Among the lives lost, two firefighting pilots were killed in a collision of single-engine air tankers fighting a fire in Nevada on July 30, according to a preliminary report from the NTSB. Van’s Aircraft temporarily shut down the firm’s Oregon factory on September 11 as a major fire approached within 20 miles of Aurora State Airport, where the company is based. Several firefighting helicopters were also based there, supporting suppression efforts. Operations at Van’s resumed on September 15 after fire crews managed to slow that fire’s advance enough to give the company confidence workers could safely return to their jobs, if not to their own homes.
“The fire progression has slowed significantly, which is good,” said Greg Hughes, who handles media and marketing for Van’s, in a telephone interview September 15. Rain had not yet arrived, but “the big difference now is, the winds aren’t blowing.”
There was a tradeoff, however. Calmer winds allowed smoke to hang heavily over the ravaged landscape, limiting visibility to a quarter-mile or even less, temporarily grounding the air attack.
A few days before, the winds had been “howling,” driving fires rapidly across tinder-dry vegetation and consuming homes and threatening cities.
“A very significant portion of our staff has been affected by this, outside of work,” Hughes said. At least one member of the company’s staff of about 80 people had lost their family’s home, and others were still waiting to return to evacuated areas and learn the fate of their own property. Hughes had at one point been poised to scramble to safety himself, warned by officials to get packed and ready to go at a moment’s notice.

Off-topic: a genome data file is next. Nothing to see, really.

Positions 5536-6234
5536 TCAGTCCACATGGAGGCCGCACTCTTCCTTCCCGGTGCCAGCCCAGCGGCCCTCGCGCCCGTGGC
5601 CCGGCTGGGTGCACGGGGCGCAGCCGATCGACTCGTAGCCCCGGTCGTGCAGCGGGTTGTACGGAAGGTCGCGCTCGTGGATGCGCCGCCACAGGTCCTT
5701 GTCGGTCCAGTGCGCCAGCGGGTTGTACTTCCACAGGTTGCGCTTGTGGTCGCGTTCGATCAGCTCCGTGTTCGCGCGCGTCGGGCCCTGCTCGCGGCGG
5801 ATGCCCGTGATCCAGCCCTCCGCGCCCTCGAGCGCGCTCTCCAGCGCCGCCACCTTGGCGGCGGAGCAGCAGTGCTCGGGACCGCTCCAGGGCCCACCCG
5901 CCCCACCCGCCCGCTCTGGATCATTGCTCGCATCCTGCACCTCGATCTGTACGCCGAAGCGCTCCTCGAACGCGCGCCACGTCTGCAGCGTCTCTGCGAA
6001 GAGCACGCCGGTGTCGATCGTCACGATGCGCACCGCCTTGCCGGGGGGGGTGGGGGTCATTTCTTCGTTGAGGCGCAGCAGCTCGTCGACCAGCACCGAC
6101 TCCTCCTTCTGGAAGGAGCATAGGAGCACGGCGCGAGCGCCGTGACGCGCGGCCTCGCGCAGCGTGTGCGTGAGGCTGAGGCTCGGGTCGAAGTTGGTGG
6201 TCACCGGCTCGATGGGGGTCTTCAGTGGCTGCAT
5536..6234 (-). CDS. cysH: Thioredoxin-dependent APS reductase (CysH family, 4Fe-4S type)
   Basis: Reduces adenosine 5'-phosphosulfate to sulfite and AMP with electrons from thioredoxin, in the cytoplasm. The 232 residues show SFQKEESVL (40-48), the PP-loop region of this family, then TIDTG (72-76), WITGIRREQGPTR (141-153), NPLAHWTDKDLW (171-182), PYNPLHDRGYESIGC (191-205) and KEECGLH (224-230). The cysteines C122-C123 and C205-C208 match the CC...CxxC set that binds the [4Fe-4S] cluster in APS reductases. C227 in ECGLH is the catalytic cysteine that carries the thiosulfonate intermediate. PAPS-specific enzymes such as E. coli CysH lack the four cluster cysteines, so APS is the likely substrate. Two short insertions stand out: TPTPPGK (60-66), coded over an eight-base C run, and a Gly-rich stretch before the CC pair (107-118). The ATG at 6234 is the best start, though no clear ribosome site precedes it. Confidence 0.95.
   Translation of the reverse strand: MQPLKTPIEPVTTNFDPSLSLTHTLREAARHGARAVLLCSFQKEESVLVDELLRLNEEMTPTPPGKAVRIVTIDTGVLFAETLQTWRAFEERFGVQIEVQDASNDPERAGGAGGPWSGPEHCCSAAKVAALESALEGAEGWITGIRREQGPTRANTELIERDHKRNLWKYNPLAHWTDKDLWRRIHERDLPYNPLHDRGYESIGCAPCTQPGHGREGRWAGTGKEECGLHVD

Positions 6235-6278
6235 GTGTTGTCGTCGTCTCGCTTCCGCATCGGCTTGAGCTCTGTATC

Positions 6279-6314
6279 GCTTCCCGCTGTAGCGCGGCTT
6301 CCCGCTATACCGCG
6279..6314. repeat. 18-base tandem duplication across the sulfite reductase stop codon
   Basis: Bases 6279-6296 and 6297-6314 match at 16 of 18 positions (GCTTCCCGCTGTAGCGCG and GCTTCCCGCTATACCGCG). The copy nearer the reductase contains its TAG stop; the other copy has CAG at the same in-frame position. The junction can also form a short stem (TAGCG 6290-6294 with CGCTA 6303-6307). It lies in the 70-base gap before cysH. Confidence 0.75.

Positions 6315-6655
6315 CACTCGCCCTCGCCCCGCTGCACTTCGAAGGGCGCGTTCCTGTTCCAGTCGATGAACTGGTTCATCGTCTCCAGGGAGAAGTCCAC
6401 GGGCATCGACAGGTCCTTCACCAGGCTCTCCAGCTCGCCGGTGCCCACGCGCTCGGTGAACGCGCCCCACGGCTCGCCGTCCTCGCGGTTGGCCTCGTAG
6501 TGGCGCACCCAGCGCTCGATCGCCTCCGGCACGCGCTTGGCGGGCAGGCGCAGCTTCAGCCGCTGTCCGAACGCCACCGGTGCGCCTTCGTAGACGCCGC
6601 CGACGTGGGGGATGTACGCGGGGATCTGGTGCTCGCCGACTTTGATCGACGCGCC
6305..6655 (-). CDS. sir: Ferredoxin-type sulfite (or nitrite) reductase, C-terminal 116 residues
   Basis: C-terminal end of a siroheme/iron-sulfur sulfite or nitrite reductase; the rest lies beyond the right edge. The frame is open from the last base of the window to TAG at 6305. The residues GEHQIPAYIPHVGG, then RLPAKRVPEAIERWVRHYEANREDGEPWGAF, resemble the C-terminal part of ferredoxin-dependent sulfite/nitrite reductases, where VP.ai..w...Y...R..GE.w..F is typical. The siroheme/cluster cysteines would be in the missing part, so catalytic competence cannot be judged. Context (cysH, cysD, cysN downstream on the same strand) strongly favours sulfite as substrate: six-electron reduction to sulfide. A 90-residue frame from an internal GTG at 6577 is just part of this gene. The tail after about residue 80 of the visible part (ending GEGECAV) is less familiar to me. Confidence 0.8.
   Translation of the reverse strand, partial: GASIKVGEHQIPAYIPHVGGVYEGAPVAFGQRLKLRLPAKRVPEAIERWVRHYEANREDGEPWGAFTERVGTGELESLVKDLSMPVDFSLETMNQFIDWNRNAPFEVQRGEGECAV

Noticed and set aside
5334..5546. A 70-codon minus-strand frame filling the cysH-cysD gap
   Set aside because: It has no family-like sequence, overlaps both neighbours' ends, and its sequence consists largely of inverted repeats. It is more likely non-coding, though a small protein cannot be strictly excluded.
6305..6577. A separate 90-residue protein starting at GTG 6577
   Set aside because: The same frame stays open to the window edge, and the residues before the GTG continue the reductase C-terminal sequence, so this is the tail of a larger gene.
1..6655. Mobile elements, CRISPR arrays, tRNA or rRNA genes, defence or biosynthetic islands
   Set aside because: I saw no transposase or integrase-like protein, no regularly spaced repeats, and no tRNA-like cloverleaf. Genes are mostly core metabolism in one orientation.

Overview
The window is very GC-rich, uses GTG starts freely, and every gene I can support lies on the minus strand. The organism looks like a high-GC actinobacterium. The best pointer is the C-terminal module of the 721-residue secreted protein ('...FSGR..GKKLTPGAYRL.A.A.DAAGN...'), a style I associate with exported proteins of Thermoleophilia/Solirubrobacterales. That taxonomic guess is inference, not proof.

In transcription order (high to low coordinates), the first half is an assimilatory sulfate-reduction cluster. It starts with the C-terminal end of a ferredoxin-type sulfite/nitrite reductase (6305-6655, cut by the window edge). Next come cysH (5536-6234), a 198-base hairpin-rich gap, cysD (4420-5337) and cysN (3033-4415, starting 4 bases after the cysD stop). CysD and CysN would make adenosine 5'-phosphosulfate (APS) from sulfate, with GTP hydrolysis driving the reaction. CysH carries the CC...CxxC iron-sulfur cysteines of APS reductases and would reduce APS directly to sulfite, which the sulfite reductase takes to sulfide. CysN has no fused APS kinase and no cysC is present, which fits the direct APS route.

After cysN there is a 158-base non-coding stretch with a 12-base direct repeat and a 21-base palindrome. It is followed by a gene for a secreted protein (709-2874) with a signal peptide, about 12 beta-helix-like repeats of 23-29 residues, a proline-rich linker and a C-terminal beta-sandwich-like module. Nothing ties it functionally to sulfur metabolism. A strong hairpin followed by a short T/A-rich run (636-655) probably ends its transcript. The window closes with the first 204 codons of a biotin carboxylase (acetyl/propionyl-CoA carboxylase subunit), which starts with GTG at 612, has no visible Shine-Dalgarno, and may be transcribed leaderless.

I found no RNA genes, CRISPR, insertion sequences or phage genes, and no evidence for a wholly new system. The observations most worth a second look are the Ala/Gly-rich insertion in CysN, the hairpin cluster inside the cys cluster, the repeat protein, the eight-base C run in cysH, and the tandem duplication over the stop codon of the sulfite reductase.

The company continued to post daily updates on the status of operations. As of September 17, the factory was open and working to catch up on customer orders.
The National Interagency Fire Center on September 16 listed 10 states with active, large fires engulfing about 4.4 million acres. For the year to date, as of September 16, 42,363 fires and 6.9 million acres had burned, according to the agency’s website, with 79 active fires across the country. An online map of active fires made it clear why smoke from the West Coast darkened skies all the way to New York, at times reducing local visibility to a quarter-mile or less; on clearer days, firefighting aircraft of all sizes worked in concert with ground crews, dropping millions of gallons of retardant and water, their exploits covered by local media and celebrated on social media.
The California Department of Forestry and Fire Protection, better known as Cal Fire, had achieved 30 percent containment of the August Complex by September 16, the largest of many fires across the state that had burned more than 3 million acres. Cal Fire ground and air crews were working alongside federal partners, with crews from Canada and Mexico also pitching in as the Golden State faced historic destruction. Joshua Nettles, promoted in December to his post of division chief for tactical air operations, said in a telephone interview September 15 that the record-setting size of the largest fires was only part of the story.
“It’s not just the number of acres, it’s the amount of fires that we have, the sheer number at the same time,” Nettles said. Typically, there might be two or three major fires at any given time. “Right now, I couldn’t even give you an accurate number.”